‘The Cenci’ is an intricately tangled tale in the best Italian tradition but, in brief, as we are told in the opening paragraphs, ‘the excesses of [Francesco Cenci’s] crimes forced two women to have him killed before their eyes; one of these women was his spouse and the other his daughter, and the reader will find it difficult to decide upon their guilt. Their contemporaries felt they should not have been executed.’ The idea that the purpose of reading might be to arrive at some kind of moral conclusion is a red herring. Packed with wayward, contradictory behaviour of the most admirable and disgraceful kind, the narrative defies any confident moral response and Stendhal does all he can to disorient us in this regard. When Cenci is briefly imprisoned, three of his much mistreated sons petition the pope to have their father executed. ‘Clement VIII was strongly inclined to do it, but he had second thoughts and decided not to placate these unnatural children, and he had them chased shamefully out of his presence.’ Who exactly is shameful or unnatural here? And how easily, in so many of Stendhal’s characters, strong inclination becomes violent revulsion in a space of minutes. Raped, abused and imprisoned in their own home, Cenci’s wife and daughter piously postpone the murder they have planned so that it won’t fall on ‘the day of the Nativity of the Virgin’. When the killers they have hired have qualms, because it is ‘shameful … to kill a poor old man in his sleep’, the desperate daughter threatens to do the deed herself and the men, ‘fearing some diminution in the price that had been agreed upon’, hurry back to their work. The ensuing trial, largely political and conducted with the help of extended torture for both accused and witnesses, turns on the question of whether the blood found on the daughter’s dress could or could not have been menstrual. Months later, a platform built for spectators of the executions collapses and ‘a great number of people were killed’, so that ‘the shades of the Cenci went into the afterlife well accompanied.’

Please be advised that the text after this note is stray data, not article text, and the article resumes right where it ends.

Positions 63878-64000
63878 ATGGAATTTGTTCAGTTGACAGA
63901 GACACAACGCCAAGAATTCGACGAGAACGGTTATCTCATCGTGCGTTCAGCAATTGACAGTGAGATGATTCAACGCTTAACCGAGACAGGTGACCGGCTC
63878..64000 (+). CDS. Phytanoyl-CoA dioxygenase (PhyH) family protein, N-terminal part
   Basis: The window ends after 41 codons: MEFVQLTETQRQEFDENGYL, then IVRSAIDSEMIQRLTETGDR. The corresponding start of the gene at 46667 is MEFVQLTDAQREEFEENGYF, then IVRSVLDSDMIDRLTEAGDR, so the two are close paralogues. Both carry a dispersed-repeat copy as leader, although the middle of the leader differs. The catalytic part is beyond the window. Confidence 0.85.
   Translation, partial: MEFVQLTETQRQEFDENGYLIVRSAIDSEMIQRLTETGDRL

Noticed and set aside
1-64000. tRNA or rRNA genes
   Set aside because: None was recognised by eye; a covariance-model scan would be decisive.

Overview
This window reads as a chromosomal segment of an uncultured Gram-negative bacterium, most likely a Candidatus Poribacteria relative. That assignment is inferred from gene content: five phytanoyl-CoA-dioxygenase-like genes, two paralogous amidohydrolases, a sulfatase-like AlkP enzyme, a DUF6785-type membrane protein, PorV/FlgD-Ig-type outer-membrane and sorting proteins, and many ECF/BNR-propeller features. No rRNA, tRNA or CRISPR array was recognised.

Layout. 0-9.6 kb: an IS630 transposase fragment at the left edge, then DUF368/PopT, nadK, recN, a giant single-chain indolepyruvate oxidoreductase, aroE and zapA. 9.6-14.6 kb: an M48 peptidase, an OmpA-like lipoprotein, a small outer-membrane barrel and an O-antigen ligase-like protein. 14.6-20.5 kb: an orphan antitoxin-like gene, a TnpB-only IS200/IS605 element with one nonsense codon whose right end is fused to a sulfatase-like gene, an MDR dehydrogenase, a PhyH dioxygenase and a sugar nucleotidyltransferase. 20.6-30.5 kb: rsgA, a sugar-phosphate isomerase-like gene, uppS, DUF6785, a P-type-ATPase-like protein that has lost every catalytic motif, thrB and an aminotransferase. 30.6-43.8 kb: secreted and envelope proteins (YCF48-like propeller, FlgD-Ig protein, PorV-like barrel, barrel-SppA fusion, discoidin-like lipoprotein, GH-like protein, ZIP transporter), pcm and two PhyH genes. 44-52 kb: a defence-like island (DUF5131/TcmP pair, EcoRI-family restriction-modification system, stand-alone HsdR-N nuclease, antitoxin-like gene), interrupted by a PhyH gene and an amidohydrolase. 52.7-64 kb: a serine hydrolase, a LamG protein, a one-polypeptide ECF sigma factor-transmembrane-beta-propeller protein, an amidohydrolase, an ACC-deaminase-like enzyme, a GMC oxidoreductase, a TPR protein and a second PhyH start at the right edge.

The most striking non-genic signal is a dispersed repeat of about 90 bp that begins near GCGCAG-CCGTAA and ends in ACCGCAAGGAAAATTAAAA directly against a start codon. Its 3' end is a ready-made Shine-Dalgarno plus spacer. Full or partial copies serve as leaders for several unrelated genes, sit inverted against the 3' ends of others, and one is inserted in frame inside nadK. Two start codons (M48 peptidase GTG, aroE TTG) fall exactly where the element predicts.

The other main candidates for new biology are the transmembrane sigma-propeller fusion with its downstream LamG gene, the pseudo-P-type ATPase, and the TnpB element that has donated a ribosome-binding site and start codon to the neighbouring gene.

Stendhal, you feel, must be smiling here as he translates, or perhaps writes, or maybe edits. One of the curiosities of these stories is that the reader is constantly looking for the sly transitions from the chronicler’s voice to Stendhal’s own, something made more tricky by MacKenzie’s efficient, highly readable, but nevertheless French-hugging translation, the kind that gives ‘It’s stronger than I am’ rather than ‘I just can’t help it’ for the entirely ordinary ‘C’est plus fort que moi.’

Publishing the tales anonymously or pseudonymously in French magazines during the 1830s, Stendhal never missed an opportunity to ponder how such ‘harsh’, ‘shocking’ events could be presented in an age and culture determined ‘never to appear moved by anything’. They will risk seeming merely grotesque. One can criticise the customs of the 16th century, he remarks at the opening of ‘The Duchess of Palliano’, ‘but did they not arise out of the infinite respect that any man worthy of the name ought to have for the movements of his soul?’ ‘My literary vanity,’ he goes on,

whispers to me that perhaps I might augment the interest of certain situations … by inferring and then reporting to the reader the details of what the characters thought and felt. But I, being a young Frenchman born in the north, in Paris – can I really be sure I can correctly infer what Italian minds thought and felt in 1559? The best I can hope for is to divine what might appear elegant and piquant to French readers in 1838.

Stendhal wasn’t born in Paris and was no longer young in 1838, but it is hard to think of a more pertinent criticism of what generally passes for historical fiction and ‘cultural mediation’ today.

Refusing, then, to adapt an ‘all too true tale’ to current tastes, insisting that emotions really are inscrutably unlike in different times and places, inviting us not to identify with the characters but to marvel at them, Stendhal tells a story that turns on a cardinal’s insistence that his rakish but not unattractive brother, the Duke of Palliano, ‘a man with a certain degree of simplicity of heart’, ‘wash the family honour clean in the blood of the guilty ones’ – meaning he must kill his wife, the duchess, and her young lover, who is also the duke’s close friend. The cardinal, we hear, ‘felt tortured’ by his brother’s inexplicable delay in restoring the family’s reputation. Later, when both duke and cardinal are executed for these honour killings, the one ‘bore this terrible moment in the manner … befitting a Christian ready to endure anything for the love of God’ while the cardinal ‘showed a grandeur of soul’ that was even ‘superior to that of his brother’. Later still, another pope had the trial reopened and the sentences quashed. Confusion is complete.